If I had to choose just one lens to shoot with on a full frame 35mm camera body, the decision would be a no brainer for me.
Give me a 24-70mm f2.8.
This lens takes care of easily 90% of all the photos I shoot. Not so great of course for wildlife, or shooting the interiors of small rooms, but you get my point. This lens is my “go to” choice when I’m traveling and shooting light.
At 24mm, you get a moderately wide field of view perfect for most landscapes and the 70mm slight telephoto offers a pleasing focal length for portraits. That and the fast f2.8 maximum aperture throughout the focal length range allows for low light shooting and beautiful bokeh. I rarely need anything more than this versatile lens.
I recently had the chance to try out the Tamron 24-70mm f2.8 lens on a Nikon body. I have never shot with a Tamron lens, and this one did not disappoint.
The Tamron SP 24-70mm f/2.8 DI VC USD features a constant aperture of f/2.8, fast autofocus and built-in image stabilization (which Tamron markets as “VC” for “Vibration Compensation”). Featuring 17 lens elements in 12 groups, 3 of which are aspherical and 3 with low-dispersion qualities, and a barrel diameter of 3.5 inches and weighing a total of 825 grams, it is by no means a small or lightweight lens, but it balances quite well on heavier pro bodies like the Nikon D800/D4.
Similar to other 24-70mm lenses, the length of the lens extends when the focal length is changed. At the wide end @ 24mm, the lens is at its shortest length. As you zoom in, the length of the lens increases, reaching its longest length at 70mm. The Nikon 24-70mm behaves completely different – its shortest length is at 50mm, while zooming out to 24mm extends the lens quite a bit.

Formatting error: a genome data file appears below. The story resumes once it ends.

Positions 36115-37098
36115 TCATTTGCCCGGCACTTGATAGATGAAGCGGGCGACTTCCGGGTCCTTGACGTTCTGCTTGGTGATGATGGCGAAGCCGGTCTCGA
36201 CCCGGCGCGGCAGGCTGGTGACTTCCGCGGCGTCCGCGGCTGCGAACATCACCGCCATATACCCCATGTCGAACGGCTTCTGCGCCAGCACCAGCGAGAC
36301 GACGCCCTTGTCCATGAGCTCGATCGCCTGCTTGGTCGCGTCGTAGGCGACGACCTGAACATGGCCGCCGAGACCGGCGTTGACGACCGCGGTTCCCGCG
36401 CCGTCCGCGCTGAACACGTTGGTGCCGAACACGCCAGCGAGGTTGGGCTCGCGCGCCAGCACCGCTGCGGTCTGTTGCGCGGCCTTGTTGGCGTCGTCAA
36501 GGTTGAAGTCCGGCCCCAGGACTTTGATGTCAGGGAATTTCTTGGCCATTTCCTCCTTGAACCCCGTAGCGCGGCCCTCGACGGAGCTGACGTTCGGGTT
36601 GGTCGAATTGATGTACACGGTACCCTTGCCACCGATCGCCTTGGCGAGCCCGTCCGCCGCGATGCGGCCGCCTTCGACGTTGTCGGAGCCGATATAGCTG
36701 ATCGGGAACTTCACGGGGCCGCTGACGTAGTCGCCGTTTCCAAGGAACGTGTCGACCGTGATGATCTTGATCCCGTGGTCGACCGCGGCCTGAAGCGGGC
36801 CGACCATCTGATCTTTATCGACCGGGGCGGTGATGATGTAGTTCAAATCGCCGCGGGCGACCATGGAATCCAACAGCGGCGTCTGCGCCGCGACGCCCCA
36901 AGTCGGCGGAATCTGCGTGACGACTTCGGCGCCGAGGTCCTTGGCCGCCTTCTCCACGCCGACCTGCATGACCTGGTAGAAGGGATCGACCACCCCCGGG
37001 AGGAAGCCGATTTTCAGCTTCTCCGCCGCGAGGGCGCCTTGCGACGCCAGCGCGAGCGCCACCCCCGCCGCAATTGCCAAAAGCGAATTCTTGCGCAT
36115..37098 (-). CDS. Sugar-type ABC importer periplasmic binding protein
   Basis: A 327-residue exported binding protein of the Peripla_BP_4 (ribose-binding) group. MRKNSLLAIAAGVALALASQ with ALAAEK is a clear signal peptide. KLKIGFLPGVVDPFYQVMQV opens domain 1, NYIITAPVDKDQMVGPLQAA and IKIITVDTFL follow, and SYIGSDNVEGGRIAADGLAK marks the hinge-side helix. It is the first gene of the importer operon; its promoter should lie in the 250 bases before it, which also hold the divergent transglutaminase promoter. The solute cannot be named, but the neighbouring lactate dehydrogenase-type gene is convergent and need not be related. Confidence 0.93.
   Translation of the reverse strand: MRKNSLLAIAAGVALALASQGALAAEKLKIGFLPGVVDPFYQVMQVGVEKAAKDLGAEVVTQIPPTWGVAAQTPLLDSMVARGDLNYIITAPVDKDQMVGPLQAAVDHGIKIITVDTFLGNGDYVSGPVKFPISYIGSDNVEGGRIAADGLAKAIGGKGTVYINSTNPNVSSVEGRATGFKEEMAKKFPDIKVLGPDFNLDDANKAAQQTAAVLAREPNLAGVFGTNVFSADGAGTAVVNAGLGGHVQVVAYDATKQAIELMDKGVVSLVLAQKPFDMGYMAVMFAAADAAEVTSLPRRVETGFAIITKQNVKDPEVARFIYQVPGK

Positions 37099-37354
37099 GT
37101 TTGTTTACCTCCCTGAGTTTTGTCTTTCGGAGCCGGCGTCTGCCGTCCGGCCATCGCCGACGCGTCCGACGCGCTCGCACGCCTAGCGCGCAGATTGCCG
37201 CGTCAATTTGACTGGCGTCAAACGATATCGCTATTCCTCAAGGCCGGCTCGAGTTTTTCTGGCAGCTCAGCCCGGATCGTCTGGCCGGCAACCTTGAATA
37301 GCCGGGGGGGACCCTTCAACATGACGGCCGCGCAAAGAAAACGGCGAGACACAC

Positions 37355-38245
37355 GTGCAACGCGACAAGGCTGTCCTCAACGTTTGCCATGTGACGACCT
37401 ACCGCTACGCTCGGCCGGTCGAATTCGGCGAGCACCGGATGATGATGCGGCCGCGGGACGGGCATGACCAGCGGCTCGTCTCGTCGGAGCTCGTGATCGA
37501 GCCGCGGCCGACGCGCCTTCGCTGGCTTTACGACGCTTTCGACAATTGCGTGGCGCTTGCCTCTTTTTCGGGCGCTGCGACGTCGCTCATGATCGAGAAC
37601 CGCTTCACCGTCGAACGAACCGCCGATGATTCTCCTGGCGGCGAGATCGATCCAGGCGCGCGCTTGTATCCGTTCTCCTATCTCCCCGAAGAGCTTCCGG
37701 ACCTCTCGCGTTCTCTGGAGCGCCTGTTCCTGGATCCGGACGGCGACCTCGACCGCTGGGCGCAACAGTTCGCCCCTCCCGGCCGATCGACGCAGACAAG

This lens is sharpest at 24mm, softening just a tiny bit at 70mm, but you will probably not even notice this. I had to look hard! And as with many wide angles, there is some vignetting on the Tamron at wide open, however as the focal length increases and the lens is stopped down, the amount of vignetting is reduced substantially. This vignetting by the way is rarely an issue with most post processing software which reads the lens profile and automatically can get rid of the vignetting.
All in all, I was quite impressed with this lens, both in build quality and in performance. It focuses quickly, has a smooth zoom, a locking lens hood and a thoughtful zoom lock to keep the lens compact when not in use. It also features vibration reduction which Nikon and Canon does not in their 24-70 zooms.
Check out some of my photos below, on a recent visit to historic Fort Point under the Golden Gate Bridge. I kept it light on this trip with just a tripod, one body and one lens – the Tamron SP 24-70mm f/2.8 DI VC USD – it was all I needed!
Tamron SP 24-70mm f/2.8 DI VC USD Mount Type: Nikon F-Bayonet $1299. (also available for Canon and Sony mounts)
A weather worn chain leads to the historic Fort Point, built in 1854 to defend San Francisco Bay against hostile warships. Tamron 24mm 1/30@f22 ISO 200
What's left of a weather worn gun turret, exposed to the elements on top of Fort Point. Tamron 70mm 1/250 @f2.8 ISO 200
The intersection of one of Fort Points many brick hallways. Tamron 24mm 1/8 second @ f2.8 ISO 200
Inside what I call the bugle room where an art piece of two bugles, one flattened hang suspended under a harsh light to create a shadow on the floor. Tamron 24mm 13 seconds @f22 ISO 200
A wagon wheel inside the courtyard of Fort Point. Tamron 24mm 1/400 second @f2.8 ISO 200
The courtyard of Fort Point is framed by the Golden Gate Bridge which did not exist when Fort Point was built. Tamron 24mm 1/2000 second @f2.8 ISO 200